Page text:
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September 01, 1966 - Image 18

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Text
Publication:
The Michigan Daily, 1966-09-01

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PAGE EIGHT

THE MICHIGAN DAILY

THURSDAY, SEPTEMBER 1, 1966

PAGE EIGHT TIlE MICHIGAN DAILY THURSDAY. SEPTEMBER 1. 19~fi

_... . . . .. ..... a ,... ...,.. . .. . Y . .1 " a v v v

Higher Interest Rates Slow Loans,
But Inflationary Upswing Goes On

I ". .

u

By SAM DAWSON
Associated Press News Analyst
NEW YORK-Former President
Harry S. Truman has raised a
question plaguing both the govern-
ment monetary authorities and
the stock market: Will rising in-
terest rates halt inflation or will
they bring on a sharp deflation
or even depression?
So far, tight money has pro-
vided more questions than an-
swers. The few facts to date are:
1. Prices have continued to
climb even as interest rates soared
to a 40-year high, and the pace
of the price increases has in-
creased;
2. Demand for business and con-
sumer loans and plans for busi-

ness expansion continue high de-
spite the rising cost of borrowing;
3. Credit shortages have sent
the home building industry into a
tailspin and raised the cost to the
consumer of many other pur-
chases;
4. The bears have had a field
day in the stock market, partly
because of the fear of deflation of
the boom, and partly because high
interest rates have sent investors
looking elsewhere for bigger re-
turns on their money.
To all this the money managers
reply that the effects of tighter
money will become visible this fall
and winter and that only then
will the country realize that a
runaway speculative boom has
been prevented.

As president, Truman fought for
low interest rates. And now he
charges once again that "a dras-
tic rise in interest rates works a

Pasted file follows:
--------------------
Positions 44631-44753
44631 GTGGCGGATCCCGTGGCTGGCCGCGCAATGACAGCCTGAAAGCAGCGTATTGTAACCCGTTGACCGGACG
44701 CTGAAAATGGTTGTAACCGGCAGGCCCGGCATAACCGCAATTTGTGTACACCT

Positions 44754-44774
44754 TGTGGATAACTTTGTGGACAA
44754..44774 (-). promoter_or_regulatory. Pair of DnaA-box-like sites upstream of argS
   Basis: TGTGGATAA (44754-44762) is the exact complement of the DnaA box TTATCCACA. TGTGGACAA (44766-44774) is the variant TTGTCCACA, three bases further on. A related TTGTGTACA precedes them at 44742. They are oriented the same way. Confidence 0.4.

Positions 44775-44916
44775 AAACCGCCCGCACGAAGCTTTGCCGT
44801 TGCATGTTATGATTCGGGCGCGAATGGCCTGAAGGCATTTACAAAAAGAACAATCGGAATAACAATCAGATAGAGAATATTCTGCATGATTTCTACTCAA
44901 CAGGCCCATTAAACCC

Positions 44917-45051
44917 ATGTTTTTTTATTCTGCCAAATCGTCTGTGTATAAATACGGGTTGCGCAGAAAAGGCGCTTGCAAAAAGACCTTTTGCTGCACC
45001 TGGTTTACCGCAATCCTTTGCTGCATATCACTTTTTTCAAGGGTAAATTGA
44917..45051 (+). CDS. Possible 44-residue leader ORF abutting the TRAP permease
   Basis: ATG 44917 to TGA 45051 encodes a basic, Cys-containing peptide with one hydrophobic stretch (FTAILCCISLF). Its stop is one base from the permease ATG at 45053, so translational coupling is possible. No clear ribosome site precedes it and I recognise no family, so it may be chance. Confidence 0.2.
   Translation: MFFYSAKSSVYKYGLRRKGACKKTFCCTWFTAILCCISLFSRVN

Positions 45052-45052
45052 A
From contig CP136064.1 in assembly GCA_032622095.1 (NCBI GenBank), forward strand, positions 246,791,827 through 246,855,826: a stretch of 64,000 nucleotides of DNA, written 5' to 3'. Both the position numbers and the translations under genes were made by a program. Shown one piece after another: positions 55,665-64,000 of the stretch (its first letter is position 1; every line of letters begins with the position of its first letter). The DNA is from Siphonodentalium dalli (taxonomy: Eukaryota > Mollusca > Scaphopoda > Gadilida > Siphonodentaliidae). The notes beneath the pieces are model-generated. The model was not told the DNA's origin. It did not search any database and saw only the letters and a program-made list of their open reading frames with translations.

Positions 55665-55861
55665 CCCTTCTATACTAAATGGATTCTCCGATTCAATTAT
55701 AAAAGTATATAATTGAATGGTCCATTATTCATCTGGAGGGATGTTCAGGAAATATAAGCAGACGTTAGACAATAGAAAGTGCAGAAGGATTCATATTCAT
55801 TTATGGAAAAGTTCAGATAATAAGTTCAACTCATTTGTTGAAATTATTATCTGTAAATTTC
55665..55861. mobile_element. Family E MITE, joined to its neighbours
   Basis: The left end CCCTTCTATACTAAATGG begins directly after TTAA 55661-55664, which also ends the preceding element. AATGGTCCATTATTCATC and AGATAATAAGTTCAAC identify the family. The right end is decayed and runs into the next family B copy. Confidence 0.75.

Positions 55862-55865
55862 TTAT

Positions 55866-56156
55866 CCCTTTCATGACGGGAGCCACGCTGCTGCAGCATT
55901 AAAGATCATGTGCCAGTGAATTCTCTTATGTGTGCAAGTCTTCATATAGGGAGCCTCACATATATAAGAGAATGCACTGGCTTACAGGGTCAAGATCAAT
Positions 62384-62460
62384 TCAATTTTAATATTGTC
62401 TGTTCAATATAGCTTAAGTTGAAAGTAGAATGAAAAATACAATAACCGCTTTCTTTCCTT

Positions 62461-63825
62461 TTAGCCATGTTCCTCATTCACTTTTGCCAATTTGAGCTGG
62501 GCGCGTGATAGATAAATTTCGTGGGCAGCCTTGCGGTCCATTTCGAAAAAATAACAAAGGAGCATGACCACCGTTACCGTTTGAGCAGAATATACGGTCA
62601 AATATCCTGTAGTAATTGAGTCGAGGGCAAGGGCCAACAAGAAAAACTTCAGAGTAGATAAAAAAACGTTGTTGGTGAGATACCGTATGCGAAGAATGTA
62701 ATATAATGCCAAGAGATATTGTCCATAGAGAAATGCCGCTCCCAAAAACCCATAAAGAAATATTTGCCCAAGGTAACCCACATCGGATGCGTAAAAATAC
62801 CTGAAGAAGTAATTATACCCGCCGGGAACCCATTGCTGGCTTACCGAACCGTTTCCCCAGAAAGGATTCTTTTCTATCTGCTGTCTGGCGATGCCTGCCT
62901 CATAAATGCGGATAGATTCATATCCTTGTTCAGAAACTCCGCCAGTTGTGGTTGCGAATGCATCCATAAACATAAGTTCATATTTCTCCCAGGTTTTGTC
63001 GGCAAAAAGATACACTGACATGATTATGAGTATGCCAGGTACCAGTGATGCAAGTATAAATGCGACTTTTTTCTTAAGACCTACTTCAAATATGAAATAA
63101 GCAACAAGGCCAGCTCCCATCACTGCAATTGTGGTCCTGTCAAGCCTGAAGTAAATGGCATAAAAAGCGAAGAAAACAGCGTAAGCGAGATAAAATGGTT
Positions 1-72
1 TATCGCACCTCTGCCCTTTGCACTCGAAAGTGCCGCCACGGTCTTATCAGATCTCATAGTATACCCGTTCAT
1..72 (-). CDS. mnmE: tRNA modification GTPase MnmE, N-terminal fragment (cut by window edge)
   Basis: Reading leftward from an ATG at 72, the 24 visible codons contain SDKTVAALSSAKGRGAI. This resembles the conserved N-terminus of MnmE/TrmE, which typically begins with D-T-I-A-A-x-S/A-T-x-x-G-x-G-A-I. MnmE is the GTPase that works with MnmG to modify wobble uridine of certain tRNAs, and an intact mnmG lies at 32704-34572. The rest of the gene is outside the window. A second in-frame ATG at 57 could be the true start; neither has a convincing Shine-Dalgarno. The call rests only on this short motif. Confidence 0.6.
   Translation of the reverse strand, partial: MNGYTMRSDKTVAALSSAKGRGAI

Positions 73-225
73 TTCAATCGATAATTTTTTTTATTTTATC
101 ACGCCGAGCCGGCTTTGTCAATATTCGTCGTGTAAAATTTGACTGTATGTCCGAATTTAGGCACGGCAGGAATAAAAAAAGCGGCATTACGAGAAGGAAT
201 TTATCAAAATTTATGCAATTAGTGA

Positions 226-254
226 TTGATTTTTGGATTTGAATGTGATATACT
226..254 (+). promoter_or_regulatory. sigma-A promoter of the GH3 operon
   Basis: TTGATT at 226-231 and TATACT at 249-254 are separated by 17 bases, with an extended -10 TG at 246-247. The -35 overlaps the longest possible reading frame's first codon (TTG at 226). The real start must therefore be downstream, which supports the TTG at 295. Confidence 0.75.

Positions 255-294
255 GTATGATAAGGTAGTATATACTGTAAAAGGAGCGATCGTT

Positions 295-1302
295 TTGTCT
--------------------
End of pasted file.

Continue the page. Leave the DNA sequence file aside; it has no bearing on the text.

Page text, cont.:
hardship on the consuming public.
It only benefits the privileged
few."
What the business community
and members of Congress have
been debating, however, is whether
the sharp rise in interest rates
since last December has accom-
plished what it was supposed to-
halt what appeared to be the start
of a speculative boom.
The stock market's big plunge
would seem to say that speculation
has been nipped. The uneasiness
in business circles about the out-
look for the economy-and espe-
cially for profits-in 1967 might

ARREST-RESIST COMMON:
Police Examine Own Forces
In Wake of Brutality Claims

seem to say that tight money was,
acting as a curb.
Moderate Upswing
But so far there has been only
a moderation in the rate of the
economy's upswing. The growth
still continues, with the third
quarter of 1966 already considered
to have seen a faster growth than
the second, although not as big
a one as in the first three months
of the year.
Bankers say they are still under
great pressure for loans to busi-
ness. And corporations have turn-
ed to other ways of raising money
than bank loans-such as issuing
their own IOUs.
Consumer demand for credit
seems unabated, and consumer
spending continues high as the
total of perosnal income rises.
Auto Sales Off
Some state and municipal pro-
jects have been postponed be-
cause of the- spurt in interest
charges. Auto sales have eased,
although the effect of interest
charges is believed small. Housing
starts have tumbled, but the Con-
gress has moved to make $4 billion
of federal money available to the,
depleted mortgage market.
Still, the cost of living goes on
rising. And the question still de-j